When looking over the history of the FDA, change has generally not come from within. As an agency, it requires laws to provide it with authority to issue regulations. It can only change within the parameters it is authorized. Given the fact that it has jurisdiction over about one-fourth of the economy, perhaps the ship has just become too big to steer. And perhaps it is wrong to expect bureaucrats to be visionaries, especially with leadership in such short supply.
The last time the agency had real long-term leadership was Dr. David Kessler, who managed through two Administrations of different parties to administer the agency as it met the challenges posed by Congressional reform.
But even one of his key initiatives – to regulate tobacco – failed because that type of change could not occur within the agency, it was dependent on Congress, who was unwilling to act. After Dr. Kessler, Dr. Jane Henney was at the helm, but only for about two years. The next leader of promise was Dr. Mark McClellan who talked a big talk, but then walked a big walk and left after 17 months. Dr. Crawford – 2 months. There is no denying that the agency’s lack of leadership and a rapidly changing environment have led to a decline it is effectiveness.
The last really big changes for the FDA that resulted in an improved drug approval process occurred in the 1990s when Congress passed laws that allowed the agency to speed up the process and to get life saving drugs into the hands of people whose lives were at stake. That was when FDAMA and PDUFA came into being. Driven by the demands of people with HIV, fast track and accelerated approval were brought into existence. PDUFA brought a commitment and framework to severely curb the amount of time taken to consider drugs for approval. It wasn’t a change that occurred from within, it required an Act of Congress – literally. The challenges that the agency faces today may be too big, and require leadership that is non-existent, for there to be a real restoration of the agency and to serve the goals of efforts such as the Critical Path Initiative.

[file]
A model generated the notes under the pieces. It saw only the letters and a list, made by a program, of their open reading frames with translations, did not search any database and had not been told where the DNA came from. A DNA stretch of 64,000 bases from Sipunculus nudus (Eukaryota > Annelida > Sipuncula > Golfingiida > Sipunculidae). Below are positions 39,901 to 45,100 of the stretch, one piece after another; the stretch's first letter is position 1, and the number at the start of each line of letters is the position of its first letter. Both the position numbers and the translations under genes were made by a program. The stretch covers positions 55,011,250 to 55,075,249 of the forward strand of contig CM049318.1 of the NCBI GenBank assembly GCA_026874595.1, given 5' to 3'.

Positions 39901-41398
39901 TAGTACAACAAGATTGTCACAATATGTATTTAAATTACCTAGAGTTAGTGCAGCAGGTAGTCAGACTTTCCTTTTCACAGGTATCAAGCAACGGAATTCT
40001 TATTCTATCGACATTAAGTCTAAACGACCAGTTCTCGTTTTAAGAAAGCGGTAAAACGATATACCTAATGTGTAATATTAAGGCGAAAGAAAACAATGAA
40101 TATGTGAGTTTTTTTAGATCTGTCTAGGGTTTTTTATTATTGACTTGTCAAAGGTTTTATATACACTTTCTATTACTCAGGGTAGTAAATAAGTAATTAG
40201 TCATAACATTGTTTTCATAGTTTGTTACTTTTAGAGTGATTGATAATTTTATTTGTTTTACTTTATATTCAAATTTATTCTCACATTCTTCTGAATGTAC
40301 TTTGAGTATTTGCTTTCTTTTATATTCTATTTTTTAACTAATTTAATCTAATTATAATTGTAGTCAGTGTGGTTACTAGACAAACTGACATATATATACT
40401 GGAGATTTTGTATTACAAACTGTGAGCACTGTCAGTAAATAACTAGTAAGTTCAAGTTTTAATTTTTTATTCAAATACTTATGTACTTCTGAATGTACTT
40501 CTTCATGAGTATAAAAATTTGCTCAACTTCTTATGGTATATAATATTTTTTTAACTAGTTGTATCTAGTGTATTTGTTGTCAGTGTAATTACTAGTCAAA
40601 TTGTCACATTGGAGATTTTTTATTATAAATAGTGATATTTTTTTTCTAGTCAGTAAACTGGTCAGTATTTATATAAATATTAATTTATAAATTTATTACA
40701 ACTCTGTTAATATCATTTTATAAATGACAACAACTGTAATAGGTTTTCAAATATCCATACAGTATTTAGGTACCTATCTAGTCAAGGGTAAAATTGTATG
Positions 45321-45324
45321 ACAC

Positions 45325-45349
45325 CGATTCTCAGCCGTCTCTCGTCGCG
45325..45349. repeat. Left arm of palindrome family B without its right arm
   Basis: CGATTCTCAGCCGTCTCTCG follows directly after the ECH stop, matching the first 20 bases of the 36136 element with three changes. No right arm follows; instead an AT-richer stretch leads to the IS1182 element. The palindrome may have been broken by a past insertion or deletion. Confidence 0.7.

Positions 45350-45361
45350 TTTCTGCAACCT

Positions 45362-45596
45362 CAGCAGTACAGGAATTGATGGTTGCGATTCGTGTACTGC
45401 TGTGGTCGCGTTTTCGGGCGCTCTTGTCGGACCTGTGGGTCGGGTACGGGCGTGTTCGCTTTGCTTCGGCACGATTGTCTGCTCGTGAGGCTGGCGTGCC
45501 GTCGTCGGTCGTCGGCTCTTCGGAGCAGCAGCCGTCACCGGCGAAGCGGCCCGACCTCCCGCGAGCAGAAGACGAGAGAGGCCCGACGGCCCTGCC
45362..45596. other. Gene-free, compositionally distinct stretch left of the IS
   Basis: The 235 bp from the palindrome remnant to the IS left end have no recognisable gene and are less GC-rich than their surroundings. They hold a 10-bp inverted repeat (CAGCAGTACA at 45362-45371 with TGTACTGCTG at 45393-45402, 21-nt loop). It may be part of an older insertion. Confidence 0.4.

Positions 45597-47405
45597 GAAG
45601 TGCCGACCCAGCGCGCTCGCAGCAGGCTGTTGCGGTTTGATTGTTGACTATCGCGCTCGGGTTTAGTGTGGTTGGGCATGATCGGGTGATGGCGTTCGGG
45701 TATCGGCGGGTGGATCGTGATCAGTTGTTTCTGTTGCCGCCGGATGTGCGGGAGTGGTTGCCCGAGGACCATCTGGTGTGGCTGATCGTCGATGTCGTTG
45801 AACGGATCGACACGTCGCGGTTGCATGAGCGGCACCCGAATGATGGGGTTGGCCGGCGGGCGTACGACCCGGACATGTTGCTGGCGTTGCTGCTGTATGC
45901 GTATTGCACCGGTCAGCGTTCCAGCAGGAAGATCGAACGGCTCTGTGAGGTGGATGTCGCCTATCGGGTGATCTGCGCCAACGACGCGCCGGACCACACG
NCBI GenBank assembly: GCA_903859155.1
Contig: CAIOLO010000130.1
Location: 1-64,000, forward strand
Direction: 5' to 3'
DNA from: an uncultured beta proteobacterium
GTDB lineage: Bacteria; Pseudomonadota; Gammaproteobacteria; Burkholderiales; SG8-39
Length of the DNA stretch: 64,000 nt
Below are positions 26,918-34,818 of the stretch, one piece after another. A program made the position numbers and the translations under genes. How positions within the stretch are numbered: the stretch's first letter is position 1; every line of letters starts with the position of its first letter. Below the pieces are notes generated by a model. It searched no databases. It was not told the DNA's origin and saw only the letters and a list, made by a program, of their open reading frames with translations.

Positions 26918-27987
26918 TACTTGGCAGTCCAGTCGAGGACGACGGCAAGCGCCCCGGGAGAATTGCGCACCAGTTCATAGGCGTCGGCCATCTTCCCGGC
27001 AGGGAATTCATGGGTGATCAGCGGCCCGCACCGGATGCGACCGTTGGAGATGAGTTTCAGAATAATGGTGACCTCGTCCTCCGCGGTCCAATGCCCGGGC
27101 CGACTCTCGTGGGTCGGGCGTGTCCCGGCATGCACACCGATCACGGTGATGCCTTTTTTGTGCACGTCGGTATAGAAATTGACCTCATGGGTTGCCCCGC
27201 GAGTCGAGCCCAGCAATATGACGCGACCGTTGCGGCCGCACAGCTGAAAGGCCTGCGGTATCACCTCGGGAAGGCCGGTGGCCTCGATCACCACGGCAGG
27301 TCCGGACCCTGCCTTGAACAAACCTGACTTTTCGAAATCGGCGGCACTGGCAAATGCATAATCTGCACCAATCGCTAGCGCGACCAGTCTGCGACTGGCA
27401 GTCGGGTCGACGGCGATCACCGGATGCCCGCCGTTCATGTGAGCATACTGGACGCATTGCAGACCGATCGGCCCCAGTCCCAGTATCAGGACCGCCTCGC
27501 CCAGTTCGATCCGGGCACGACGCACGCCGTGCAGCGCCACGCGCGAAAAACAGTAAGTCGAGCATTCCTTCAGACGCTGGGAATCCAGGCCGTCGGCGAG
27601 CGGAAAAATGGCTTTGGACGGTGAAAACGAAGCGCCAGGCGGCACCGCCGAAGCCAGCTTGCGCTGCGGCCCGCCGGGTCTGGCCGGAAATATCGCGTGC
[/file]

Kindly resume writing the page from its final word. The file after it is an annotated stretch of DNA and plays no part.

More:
Today there are several proposals for FDA Reform, including giving the agency more authority in post-marketing enforcement. How soon that reform will come up during an election year is anyone’s guess, though the pace and intensity of the reform effort may be vary depending on which party has control over Congress after the fall.
In the meantime, individuals within FDA might want to steer the ship, though it has been years since anyone really tried. But it historically it appears that it is the waves outside that push it in a new direction, not those who are working on board, especially when there is no captain.